Culture is the muscle behind 'soft power'
One of the most influential international trends in recent years is how countries use "soft power" rather than military, political or financial might to influence global opinion.
Britain has been one of the most successful countries in terms of soft power, often topping or nearly topping rankings ahead of countries that are more powerful economically.
Soft power is a term first coined by Harvard academic Joseph Nye to "describe the ability to attract and co-opt rather than coerce, use force or give money as a means of persuasion."
Britain is certainly taking the issue seriously, with The House of Lords issuing a report in March detailing and analysing the country's soft power.
After taking "evidence" from illustrious institutions, such as the Royal Society - where "Father of Modern Science" Sir Isaac Newton was once president, London School of Economics and the accounting giant PwC, the report concluded that "successfully communicating the attributes, values and outputs that gain for the UK - both attractiveness and respect in the eyes of people abroad - will be vital in maintaining the UK in positions of influence".
For almost a century, the BBC has been Britain's voice to the world and its global news services reach 256 million people each week. According to its own submission to parliament, BBC admits it "contributes to the UK's reputation".
But besides traditional news, the institution has diversified by offering a wide range of media content, such as drama, documentaries and educational programmes.
"BBC Worldwide, as the BBC's main commercial subsidiary, plays an active role promoting British creativity around the world," says Tim Davie, CEO of BBC Worldwide and director of global. It is trading in 200 countries and territories, with its channels in 406 million homes.
"By improving the visibility of high-quality British TV outside the UK, we can help to raise the profile of the wider UK creative industries."
The British Council is another institution helping to promote the country internationally, with a mandate to promote the English language, its education system, and entertainment and the arts.
"People are attracted to the UK, or the UK has soft power - to use that language - because of attractions through the arts and culture, the schooling system, and parliamentary democracy, and youth culture is also important - it's not just Shakespeare," says Robert Ness, director of the British Council in Hong Kong.
One example Ness uses to illustrate British soft power for the new generation is the fact that the video games Grand Theft Auto and its follow-up Vice City, which are among the most popular of all time, were made in Scotland.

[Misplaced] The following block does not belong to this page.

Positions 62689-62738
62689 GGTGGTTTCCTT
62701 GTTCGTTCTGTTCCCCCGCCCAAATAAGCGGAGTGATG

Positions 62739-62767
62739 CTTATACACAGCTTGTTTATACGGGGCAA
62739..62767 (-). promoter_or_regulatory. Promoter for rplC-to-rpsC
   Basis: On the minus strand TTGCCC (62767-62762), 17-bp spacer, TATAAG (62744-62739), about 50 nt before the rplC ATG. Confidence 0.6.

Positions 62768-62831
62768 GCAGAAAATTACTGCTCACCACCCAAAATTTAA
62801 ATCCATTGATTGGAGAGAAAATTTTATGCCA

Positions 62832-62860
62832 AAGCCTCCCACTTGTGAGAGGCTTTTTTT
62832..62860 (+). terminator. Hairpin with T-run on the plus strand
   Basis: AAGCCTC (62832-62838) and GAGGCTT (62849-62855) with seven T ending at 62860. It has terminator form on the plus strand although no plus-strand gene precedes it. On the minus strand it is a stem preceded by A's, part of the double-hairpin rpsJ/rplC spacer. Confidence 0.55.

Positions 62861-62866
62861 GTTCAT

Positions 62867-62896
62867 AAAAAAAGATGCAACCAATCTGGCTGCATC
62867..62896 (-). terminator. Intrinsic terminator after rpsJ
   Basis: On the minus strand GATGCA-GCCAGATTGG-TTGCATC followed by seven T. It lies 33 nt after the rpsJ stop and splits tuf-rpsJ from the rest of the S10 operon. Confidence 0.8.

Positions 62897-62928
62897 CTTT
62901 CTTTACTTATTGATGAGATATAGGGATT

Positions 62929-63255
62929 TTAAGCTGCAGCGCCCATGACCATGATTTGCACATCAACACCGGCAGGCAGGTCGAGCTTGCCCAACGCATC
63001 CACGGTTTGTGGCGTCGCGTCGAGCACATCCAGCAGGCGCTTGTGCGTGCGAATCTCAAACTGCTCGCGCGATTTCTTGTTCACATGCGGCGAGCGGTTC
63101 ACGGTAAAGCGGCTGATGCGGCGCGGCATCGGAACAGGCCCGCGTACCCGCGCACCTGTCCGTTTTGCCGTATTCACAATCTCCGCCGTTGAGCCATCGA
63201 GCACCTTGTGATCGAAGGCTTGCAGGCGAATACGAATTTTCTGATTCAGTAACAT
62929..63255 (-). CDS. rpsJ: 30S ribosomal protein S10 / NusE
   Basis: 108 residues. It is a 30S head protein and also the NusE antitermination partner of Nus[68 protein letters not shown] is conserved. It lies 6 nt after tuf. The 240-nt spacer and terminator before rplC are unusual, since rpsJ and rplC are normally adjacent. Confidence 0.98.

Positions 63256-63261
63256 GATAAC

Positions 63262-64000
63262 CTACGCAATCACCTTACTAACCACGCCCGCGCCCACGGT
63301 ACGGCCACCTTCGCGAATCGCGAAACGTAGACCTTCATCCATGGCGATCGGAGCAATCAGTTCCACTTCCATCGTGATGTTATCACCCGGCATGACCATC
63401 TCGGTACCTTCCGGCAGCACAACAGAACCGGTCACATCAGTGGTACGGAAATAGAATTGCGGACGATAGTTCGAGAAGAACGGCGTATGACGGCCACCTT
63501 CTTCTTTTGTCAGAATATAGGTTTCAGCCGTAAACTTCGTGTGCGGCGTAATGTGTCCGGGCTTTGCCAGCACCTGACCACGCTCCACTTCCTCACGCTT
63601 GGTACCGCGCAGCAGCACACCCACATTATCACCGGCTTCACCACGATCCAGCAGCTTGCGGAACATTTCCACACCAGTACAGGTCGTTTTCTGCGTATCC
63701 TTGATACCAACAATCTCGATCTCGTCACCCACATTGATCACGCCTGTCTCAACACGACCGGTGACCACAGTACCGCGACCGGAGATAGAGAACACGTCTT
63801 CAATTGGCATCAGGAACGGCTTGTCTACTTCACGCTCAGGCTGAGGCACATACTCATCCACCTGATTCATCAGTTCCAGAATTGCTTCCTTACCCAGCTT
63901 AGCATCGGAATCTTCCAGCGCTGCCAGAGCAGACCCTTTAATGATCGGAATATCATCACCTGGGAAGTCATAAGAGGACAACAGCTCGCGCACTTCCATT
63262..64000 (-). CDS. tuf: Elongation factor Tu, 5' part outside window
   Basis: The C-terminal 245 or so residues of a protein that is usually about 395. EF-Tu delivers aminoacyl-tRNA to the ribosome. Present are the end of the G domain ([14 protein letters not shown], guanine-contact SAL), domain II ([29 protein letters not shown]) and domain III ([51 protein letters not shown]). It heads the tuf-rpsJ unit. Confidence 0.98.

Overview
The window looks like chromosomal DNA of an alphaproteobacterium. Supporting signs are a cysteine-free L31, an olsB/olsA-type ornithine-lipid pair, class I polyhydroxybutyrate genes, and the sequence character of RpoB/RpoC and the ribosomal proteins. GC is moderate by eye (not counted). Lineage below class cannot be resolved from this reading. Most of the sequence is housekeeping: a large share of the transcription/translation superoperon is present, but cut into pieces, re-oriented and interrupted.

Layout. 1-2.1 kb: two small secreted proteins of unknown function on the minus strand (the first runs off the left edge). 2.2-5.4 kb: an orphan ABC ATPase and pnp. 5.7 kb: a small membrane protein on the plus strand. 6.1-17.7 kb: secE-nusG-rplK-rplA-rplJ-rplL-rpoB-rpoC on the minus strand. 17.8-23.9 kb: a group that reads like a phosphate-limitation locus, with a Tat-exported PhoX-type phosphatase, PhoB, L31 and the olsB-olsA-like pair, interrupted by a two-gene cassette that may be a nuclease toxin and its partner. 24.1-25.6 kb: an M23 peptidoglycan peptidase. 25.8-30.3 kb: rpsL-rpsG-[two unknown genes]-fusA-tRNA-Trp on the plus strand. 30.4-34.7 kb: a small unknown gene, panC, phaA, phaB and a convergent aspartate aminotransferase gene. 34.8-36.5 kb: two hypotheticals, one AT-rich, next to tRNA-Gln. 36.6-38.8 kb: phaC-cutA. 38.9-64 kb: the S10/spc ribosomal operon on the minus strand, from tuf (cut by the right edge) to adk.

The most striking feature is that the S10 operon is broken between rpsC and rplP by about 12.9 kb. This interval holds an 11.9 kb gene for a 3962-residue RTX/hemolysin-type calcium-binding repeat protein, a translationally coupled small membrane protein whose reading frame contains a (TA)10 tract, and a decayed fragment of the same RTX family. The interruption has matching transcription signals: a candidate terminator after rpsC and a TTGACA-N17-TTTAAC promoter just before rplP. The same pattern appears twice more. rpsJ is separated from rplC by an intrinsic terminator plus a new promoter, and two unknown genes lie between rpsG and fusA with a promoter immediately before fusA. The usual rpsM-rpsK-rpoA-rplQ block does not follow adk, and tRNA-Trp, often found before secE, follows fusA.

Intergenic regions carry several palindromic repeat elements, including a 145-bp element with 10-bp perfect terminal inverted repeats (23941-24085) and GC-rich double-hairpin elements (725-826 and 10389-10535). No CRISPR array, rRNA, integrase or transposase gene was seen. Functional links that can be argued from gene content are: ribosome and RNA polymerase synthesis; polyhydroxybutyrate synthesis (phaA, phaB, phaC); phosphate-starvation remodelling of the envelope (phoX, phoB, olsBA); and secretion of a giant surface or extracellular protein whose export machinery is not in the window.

"All around the world, people think Vice City and other games are invented in California - they are actually programmed in Dundee," he says.
"If you accept that Britain is not the economic power it was 100 years ago or even 50 years ago - it is still a powerful country, but it is not nearly as powerful [as before] - politicians and academics have recognised that a country can 'punch above its weight' through its cultural and other attractions - in other words, soft power," Ness says. "So the assumption is that if you have a lot of soft power, you are more likely to attract people's interest to do business."
But he says these things don't happen overnight or in even a decade, "it can be the product, certainly unconsciously, of hundreds of years".
And few British institutions are more traditional than the royal family.
"If you looking at the amazing interest in the US and in France, two republics, there are amazing fascinations for the royal family," Ness says.
Part of the royal family's image comes from the impeccable way they always look, and that is at least partly the credit of their tailors, one of which is Gieves & Hawkes.
"Prince William is a client of ours. Britishness and tradition is about elegance, quality, and there is a timelessness about it," says Jason Basmajian, creative director at Gieves & Hawkes, which has served the British royal family since King George III and is owned by the Fung group in Hong Kong.
London-based Basmajian says the love of British tradition is not limited to the wealthy. "I think it is very aspirational, whether you are affluent or you are just aspiring to that lifestyle. In a lot of countries where people are acquiring wealth very quickly, it gives a sense of security to connect to something which has such a long tradition, in good taste and very well-accepted.
"What is interesting is to take those values and move it forward. So it is not just about being a museum. Part of our challenge today is to make sure that the brand is appealing to the next generation, to the young generation, while we do not alienate the existing customer. For example, we offer traditional constructed British shoulders, but we now offer a more natural, softer fit that is more an international style."
Basmajian says Britain has created some iconic celebrities. "Look at the power of David Beckham. James Bond is another. What man doesn't want to feel like James Bond?"
He says these kinds of icons have been very helpful in exporting style and British lifestyle. "Whether that is fictitious or real, it doesn't matter, it is a perception. You have this combination of traditional, and you have this idea of very cutting-edge happenings in terms of street culture and pop culture - for me, it is that tension between traditional and new that is something uniquely British."